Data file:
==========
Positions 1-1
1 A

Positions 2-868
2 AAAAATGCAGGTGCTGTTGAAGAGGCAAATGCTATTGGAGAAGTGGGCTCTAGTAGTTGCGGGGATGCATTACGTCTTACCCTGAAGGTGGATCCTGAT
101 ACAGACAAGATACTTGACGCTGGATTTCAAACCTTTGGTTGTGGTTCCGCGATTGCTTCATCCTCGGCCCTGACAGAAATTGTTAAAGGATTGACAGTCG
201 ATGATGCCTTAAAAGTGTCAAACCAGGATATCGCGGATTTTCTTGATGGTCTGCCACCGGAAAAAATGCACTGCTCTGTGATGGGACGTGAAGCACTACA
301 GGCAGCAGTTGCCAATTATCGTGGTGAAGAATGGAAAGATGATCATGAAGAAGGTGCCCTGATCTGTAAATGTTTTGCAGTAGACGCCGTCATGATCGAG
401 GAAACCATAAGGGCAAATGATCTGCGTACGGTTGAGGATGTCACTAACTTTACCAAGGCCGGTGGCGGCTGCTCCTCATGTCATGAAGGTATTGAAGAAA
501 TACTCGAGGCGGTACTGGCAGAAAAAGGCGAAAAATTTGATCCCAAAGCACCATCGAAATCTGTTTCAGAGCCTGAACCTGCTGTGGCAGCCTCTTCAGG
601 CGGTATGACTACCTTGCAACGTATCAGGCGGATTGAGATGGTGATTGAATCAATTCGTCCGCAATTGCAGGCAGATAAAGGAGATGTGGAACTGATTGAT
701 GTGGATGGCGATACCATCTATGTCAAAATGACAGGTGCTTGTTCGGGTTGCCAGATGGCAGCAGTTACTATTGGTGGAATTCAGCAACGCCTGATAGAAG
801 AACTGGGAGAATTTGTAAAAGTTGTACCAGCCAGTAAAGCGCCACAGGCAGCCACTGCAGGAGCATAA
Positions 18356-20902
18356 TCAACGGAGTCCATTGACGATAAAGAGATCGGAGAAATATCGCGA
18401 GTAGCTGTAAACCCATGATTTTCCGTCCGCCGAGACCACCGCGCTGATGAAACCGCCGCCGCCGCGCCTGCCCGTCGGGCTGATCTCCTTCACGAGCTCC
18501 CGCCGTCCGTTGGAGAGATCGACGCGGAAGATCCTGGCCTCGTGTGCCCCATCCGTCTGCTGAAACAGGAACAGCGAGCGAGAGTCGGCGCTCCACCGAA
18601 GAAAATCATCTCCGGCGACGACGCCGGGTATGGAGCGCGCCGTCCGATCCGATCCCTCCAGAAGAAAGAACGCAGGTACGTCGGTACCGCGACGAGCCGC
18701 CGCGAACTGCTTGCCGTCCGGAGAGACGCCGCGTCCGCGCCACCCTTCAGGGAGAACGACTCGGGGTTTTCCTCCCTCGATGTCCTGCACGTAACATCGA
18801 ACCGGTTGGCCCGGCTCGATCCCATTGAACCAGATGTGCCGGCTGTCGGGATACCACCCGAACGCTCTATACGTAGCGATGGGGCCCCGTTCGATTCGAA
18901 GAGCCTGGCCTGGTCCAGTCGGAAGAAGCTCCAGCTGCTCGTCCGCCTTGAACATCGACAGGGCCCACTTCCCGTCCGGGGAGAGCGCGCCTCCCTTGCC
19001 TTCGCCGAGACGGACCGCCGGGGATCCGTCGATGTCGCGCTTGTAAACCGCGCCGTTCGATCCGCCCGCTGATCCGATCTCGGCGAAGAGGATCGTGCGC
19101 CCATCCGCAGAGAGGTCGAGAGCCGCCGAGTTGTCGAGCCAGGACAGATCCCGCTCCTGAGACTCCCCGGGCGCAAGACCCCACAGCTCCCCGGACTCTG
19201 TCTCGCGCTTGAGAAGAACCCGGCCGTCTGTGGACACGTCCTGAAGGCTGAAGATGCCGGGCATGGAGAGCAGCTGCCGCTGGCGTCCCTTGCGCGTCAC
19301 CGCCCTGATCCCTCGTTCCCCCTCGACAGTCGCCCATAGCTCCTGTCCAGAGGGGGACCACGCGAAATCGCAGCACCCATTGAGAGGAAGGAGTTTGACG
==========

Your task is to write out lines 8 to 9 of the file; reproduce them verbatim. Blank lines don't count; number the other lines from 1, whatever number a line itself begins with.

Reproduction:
401 GAAACCATAAGGGCAAATGATCTGCGTACGGTTGAGGATGTCACTAACTTTACCAAGGCCGGTGGCGGCTGCTCCTCATGTCATGAAGGTATTGAAGAAA
501 TACTCGAGGCGGTACTGGCAGAAAAAGGCGAAAAATTTGATCCCAAAGCACCATCGAAATCTGTTTCAGAGCCTGAACCTGCTGTGGCAGCCTCTTCAGG